Moving to the Beat of its Own Drum

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This talk explores the relationship of stillness and movement in the interplay of musicians and actors onstage.

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Moving to the beat of its own drum: contemporary theatre music in relation to gesture and space

Prof. Dr. David Roesner (Ludwig-Maximilians-Universität München)

In the past couple of decades, theatre music in German-speaking theatre has seen major developments rendering it a practice far from "incidental" and subservient. In particular, sounds and movements have been mobilized: out of the orchestra pit and onto the stage as well as out of fixed mixes for stereo playback into flexible digital sound arrangements for surround sound setups. This has rendered the relational quality of theatre music quite dynamic: a practice continuously dialoging at interfaces of speech and sound, noise and music, musical and scenic movement, sense and sensuality. In my presentation I want to explore one particular aspect in this wide range of performances: the relationship of stillness and movement – both in musical and physical sense – in the interplay of musicians and actors onstage. In a first part, I will look at three productions involving a live drummer on stage and how in each case text, acting and musicking are interwoven. What rhythms are evoked here and how to they emerge, collide or complement each other? How does the static placement of a drummer, his/her relative expansive gestural repertoire and the other actions on stage relate to each other? Thomas Ostermeier's Richard III (Schaubühne Berlin 2015), Felix Rothenhäusler's Nicht von euch auf Erden (Münchner Kammerspiele 2015) and Christopher Rüping's Dionysos Stadt (Münchner Kammerspiele 2018).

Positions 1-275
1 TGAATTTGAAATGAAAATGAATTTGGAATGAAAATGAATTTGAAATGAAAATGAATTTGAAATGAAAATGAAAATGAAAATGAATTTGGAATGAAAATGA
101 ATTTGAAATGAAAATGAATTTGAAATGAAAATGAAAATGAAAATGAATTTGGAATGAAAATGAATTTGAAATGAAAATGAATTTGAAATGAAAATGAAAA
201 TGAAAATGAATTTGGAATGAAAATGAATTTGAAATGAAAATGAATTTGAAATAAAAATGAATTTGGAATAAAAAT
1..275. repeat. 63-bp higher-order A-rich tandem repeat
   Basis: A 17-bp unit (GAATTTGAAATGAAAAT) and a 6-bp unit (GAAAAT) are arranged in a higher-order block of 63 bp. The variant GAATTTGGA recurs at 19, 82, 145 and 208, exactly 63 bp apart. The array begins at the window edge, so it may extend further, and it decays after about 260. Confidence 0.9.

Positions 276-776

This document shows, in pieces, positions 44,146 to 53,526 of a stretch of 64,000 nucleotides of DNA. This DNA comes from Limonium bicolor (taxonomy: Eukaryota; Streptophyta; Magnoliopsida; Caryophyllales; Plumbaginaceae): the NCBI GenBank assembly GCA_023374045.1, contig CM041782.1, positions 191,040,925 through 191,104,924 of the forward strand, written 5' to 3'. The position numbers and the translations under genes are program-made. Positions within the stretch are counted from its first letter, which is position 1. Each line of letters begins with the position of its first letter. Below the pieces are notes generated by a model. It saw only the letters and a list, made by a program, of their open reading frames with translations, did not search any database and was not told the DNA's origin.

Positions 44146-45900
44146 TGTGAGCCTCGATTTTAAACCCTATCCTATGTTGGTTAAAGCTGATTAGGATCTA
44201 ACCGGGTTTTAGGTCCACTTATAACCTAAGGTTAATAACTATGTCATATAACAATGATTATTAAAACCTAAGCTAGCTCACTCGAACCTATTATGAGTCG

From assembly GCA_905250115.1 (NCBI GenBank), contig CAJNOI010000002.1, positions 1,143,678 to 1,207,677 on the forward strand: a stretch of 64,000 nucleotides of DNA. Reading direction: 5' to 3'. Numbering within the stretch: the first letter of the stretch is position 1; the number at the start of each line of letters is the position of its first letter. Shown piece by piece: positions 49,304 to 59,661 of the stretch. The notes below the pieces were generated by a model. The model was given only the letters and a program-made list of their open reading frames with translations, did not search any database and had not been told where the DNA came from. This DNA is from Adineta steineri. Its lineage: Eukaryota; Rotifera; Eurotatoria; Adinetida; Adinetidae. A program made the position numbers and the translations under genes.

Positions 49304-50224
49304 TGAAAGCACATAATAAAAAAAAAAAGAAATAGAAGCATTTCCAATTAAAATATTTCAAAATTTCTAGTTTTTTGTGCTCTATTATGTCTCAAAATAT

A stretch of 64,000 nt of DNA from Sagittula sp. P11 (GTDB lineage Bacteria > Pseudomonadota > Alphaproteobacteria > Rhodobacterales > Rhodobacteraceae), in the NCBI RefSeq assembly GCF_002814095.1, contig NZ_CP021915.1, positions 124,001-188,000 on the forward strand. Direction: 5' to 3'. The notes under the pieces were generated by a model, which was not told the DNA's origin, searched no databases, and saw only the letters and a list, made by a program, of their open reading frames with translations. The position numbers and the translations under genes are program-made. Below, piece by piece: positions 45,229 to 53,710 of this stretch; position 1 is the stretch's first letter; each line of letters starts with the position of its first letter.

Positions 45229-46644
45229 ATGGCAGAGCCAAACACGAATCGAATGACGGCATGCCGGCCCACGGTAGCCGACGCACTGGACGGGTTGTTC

In a second part of a paper, I will look at a different relational configuration: in Thom Luz' Olympiapark in the Dark (Residenztheater München, 2019), two general movements pervade the performance: arriving and shifting. The devised piece's theme is reflective of the arrival of the new artistic leadership of the Residenztheater in Munich, including its resident director Thom Luz. The performance reflects processes of discovery, of making an acquaintance with and exploring an unfamiliar city through its musical history and its signature soundscapes. The aesthetic form Luz develops (inspired by Charles Ives' composition Central Park in the Dark, 1906) is characterized by shifts on many levels: the performance itself shifts between being a theatrical performance, a sound installation and a concert, its performers oscillate between acting and musicianship, speech becomes sounds, sounds become recordings, video recordings become musical scores et cetera. Luz offers a polyphony of visual and auditory stimuli, which provide little focus and orientation for the audience, but instead an invitation to a Flânerie of the senses.

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